“We will reveal the information about the financial pyramid scheme that was created in Ukraine and developed by everyone beginning with Yanukovich and later by Poroshenko. This system is still working under the guidance of the current managerial board of the National Bank, ensuring that money flows in the interest of people who stole millions of dollars, took it offshore and bought Ukrainian public bonds turning them into the Ukrainian sovereign debt,” said Dubinsky, adding that “in both cases of Yanukovich and Poroshenko, Ms. Gontareva and companies she controls were investing the stolen funds.”

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Franklin Templeton named

According to Interfax-Ukraine, MP Andriy Derkach announced at the same press conference that deputies have received new materials from investigative journalists alleging that the ‘family’ of ex-President Yanukovych funneled $7.4 billion through American investment firm Franklin Templeton Investments, which they claim have connections to the US Democratic party.

“Last week, November 14, the Prosecutor General’s Office (PGO), unnoticed by the media, announced a new suspicion to the notorious owner of Burisma, ex-Ecology Minister Zlochevsky. According to the suspicion, the Yanukovych family is suspected, in particular, with legalizing (laundering) of criminally obtained income through Franklin Templeton Investments, an investment fund carrying out purchases of external government loan bonds totaling $7.4 billion,” said Derkach, adding that the money was criminally obtained and invested in the purchase of Ukrainian debt in 2013 – 2014.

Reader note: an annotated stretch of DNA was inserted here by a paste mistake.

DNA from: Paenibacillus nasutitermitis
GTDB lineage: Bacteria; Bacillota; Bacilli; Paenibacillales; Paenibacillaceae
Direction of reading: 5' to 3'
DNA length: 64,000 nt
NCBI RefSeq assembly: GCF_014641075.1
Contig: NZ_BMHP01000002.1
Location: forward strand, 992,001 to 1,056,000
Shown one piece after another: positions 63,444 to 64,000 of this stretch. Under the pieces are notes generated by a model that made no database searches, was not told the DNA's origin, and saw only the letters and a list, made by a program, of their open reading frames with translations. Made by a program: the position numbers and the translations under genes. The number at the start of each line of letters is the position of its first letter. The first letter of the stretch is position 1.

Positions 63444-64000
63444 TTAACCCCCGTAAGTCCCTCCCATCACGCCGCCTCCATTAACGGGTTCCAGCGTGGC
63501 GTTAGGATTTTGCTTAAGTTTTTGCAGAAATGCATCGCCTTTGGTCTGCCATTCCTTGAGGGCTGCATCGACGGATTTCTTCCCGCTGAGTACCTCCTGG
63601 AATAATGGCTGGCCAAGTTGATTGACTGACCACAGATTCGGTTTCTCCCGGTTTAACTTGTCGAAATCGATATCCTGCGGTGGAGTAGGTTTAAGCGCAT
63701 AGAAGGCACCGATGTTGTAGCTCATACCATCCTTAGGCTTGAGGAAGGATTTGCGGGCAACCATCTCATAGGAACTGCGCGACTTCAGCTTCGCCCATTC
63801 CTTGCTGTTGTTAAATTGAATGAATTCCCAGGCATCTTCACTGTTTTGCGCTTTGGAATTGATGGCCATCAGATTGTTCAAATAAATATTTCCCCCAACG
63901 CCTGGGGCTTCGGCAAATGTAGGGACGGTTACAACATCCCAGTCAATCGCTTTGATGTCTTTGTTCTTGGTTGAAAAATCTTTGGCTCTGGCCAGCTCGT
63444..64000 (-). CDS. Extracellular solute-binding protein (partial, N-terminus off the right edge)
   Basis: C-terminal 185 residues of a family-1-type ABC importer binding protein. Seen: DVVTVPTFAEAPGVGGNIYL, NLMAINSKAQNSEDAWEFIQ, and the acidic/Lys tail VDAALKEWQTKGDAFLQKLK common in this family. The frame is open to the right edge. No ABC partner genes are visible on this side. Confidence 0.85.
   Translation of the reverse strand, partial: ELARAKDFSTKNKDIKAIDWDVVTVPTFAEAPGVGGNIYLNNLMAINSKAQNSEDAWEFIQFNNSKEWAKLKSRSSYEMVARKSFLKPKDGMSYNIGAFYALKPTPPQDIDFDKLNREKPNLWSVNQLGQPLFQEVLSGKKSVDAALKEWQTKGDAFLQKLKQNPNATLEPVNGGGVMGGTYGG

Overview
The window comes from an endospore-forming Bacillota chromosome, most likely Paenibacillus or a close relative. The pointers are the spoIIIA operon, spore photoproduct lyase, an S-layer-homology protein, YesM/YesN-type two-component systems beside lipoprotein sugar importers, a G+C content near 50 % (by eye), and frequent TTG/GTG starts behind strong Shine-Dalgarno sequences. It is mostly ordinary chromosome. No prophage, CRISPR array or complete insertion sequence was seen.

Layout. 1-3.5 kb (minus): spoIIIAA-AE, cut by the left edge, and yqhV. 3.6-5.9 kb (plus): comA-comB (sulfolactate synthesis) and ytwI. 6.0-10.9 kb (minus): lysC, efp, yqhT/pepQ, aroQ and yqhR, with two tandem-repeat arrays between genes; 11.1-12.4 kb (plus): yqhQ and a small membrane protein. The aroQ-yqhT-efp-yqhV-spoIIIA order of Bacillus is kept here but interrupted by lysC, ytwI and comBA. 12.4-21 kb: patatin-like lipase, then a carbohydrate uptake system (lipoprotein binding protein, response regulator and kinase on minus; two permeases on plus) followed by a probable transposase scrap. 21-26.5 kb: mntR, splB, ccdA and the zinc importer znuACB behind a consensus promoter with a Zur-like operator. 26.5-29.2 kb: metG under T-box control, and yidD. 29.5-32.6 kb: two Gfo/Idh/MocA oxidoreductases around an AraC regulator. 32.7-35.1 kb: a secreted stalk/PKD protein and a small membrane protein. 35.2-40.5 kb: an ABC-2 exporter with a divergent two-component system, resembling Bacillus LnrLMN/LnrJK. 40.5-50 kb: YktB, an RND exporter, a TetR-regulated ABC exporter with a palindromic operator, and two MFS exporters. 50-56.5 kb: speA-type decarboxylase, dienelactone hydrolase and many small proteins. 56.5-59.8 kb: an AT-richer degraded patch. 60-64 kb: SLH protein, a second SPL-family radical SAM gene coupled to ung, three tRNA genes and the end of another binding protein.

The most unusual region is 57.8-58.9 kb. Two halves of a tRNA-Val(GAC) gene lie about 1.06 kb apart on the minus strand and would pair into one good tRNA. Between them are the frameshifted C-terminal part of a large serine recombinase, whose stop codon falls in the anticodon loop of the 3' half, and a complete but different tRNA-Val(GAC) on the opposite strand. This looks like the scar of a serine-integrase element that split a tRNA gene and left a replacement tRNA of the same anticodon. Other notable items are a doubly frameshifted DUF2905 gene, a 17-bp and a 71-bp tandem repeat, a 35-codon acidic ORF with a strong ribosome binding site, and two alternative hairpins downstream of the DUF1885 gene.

The son of Templeton’s founder, John

Templeton Jr., was one of President Obama’s major campaign donors. Another fund-related character is Thomas Donilon. Managing Director of BlackRock Investment Institute, shareholder Franklin Templeton Investments, which has the largest share in the fund. It is noteworthy that he previously was Obama’s national security advisor,” Derkach added.